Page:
Making Big Data Work for Your Business

According to a Forrester report, customers are driving their interactions with brands and “businesses must create positive and relevant customer experiences across channels and touchpoints.”

Companies that can’t do this—that can’t rapidly collect and analyze huge amounts of data and then use this analysis to improve the customer experience—will be left behind. This is a key reason approximately 50% of the S&P 500 will be replaced over the next 10 years.

By contrast, the future is bright for digital leaders. McKinsey states that companies making extensive use of customer analytics see a 126 percent profit improvement over competitors. And IDC predicts that by 2020, the amount of data worth analyzing will double and data-driven organizations will achieve an extra $65 billion productivity boost—a huge competitive advantage.

Unfortunately, most companies today are still digital laggards. According to a survey by Dell, 78 percent of businesses feel threatened by digital start-ups, only 5 percent consider themselves “digital leaders,” and 45 percent fear becoming obsolete in three-to-five years. And while IDC Canada puts Canada’s big data market at $1.5 billion annually just for software, a survey of Canadian companies revealed that only about 10 percent of nearly 300 respondents had some version of a formal strategy to capitalize on big data opportunities.

The time for companies to act is now. But with all the big data promises out there, how can you ensure your company will be a digital leader? By stepping out of your comfort zone, thinking holistically, and finding the right technology.

Keep it safe, but don’t play it safe

Making big data work in your company and finding new ways to engage customers requires a digital transformation that isn’t easy. It often requires implementing technologies and workflows that cut across traditional departmental and infrastructure boundaries—enhancing every aspect of the organization and even reshaping and redefining the business model from the ground up. So while purchase and implementation decisions, like always, should be based on thorough research and build on the success of others, executives cannot afford to be tied to past ways of doing business.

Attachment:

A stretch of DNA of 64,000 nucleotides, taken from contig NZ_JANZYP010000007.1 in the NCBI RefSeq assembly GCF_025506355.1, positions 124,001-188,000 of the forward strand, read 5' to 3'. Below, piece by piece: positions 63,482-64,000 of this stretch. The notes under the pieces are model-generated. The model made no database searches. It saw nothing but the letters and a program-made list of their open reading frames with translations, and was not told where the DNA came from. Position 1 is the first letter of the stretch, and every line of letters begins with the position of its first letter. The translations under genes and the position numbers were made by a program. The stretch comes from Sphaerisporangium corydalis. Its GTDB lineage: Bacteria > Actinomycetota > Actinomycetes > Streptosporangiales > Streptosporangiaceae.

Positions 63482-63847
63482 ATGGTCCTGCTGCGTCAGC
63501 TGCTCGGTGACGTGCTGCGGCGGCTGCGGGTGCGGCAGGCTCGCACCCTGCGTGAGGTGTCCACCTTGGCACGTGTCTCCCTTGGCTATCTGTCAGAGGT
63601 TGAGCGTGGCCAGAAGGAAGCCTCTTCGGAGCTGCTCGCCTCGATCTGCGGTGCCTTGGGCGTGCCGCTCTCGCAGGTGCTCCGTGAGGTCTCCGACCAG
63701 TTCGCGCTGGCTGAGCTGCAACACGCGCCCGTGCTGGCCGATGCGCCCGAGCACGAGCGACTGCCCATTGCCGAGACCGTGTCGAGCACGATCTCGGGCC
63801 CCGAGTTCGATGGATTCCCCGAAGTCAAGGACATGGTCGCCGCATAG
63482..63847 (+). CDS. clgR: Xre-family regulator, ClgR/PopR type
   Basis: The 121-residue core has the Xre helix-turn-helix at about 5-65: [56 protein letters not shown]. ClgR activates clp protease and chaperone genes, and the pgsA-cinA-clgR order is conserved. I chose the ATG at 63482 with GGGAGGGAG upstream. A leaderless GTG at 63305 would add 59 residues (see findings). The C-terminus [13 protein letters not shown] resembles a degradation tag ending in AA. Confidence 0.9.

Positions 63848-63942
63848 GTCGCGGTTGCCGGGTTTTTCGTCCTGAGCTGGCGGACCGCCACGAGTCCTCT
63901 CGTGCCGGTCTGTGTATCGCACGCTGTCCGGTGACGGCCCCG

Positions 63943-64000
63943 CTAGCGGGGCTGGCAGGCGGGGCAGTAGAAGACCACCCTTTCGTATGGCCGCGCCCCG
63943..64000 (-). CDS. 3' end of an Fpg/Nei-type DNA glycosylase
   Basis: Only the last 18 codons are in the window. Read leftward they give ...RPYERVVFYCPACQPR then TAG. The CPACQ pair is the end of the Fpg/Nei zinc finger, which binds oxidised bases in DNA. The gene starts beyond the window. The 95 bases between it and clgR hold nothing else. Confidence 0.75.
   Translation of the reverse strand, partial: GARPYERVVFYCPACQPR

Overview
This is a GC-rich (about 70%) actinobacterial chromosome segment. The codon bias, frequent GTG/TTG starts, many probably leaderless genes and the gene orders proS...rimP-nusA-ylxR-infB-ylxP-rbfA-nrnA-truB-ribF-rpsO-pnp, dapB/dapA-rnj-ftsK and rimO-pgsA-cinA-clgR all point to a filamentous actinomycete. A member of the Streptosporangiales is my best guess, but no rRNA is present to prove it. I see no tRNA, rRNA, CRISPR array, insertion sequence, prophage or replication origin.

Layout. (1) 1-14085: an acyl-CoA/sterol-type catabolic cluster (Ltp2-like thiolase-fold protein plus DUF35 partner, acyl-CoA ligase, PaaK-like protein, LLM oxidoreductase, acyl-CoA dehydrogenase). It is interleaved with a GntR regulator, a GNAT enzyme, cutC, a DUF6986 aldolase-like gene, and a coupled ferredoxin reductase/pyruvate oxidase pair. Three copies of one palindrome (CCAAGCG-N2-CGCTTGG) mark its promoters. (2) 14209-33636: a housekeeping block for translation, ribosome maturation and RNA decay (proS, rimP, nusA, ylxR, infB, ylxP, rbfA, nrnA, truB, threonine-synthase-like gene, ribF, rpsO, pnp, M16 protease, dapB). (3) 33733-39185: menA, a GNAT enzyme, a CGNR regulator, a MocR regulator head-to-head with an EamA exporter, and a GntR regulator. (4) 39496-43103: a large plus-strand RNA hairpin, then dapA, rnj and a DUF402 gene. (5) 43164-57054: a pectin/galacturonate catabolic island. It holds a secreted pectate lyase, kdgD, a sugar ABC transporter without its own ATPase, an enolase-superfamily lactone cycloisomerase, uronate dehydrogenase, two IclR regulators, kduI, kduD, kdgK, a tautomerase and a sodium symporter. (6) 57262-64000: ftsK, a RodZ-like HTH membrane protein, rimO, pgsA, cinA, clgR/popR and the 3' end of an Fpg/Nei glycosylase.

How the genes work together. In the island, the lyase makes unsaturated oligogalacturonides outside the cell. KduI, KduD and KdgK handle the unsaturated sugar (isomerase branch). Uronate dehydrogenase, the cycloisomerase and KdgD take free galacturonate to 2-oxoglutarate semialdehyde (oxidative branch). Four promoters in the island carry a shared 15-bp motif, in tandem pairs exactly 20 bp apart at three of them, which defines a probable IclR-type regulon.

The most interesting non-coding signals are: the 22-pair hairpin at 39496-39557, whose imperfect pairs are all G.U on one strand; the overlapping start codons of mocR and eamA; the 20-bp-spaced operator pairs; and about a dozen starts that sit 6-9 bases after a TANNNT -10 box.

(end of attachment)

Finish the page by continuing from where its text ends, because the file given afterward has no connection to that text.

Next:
For example, chief information officers must reject the idea that IT is a cost center and instead begin thinking of it as a way to generate revenue and grow the business. This requires a deep understanding of how all the new IT strategies—big data, analytics, machine learning, cloud, IoT, social media etc.—can be woven together to enable more insight, new products and services, and greater efficiency. Many organizations have even brought in chief data officers to focus exclusively on this area.

Similarly, chief marketing officers should dive into the nuance of analytics and machine learning to devise strategies for uncovering trends and predicting customer behavior in real and near real time. Chief technology officers need to focus on delivering user-centric digital and mobile technology strategies that support greater collaboration and drive innovation. Finally, chief financial officers should always support the other executives with cost/benefit analyses.

At the same time, every executive must recognize that big data initiatives are not ends in themselves and cannot be given free reign. Gartner predicts that by 2018, half of business ethics violations will result from improper use of big data analytics.

Think holistically

This is why every big data stakeholder – IT, product development, sales and marketing, customer support, supply chain, legal, security and compliance, finance and lines of business – must be involved in developing the “big picture,” helping to devise strategies, overcome implementation challenges, and ensure internal and regulatory compliance.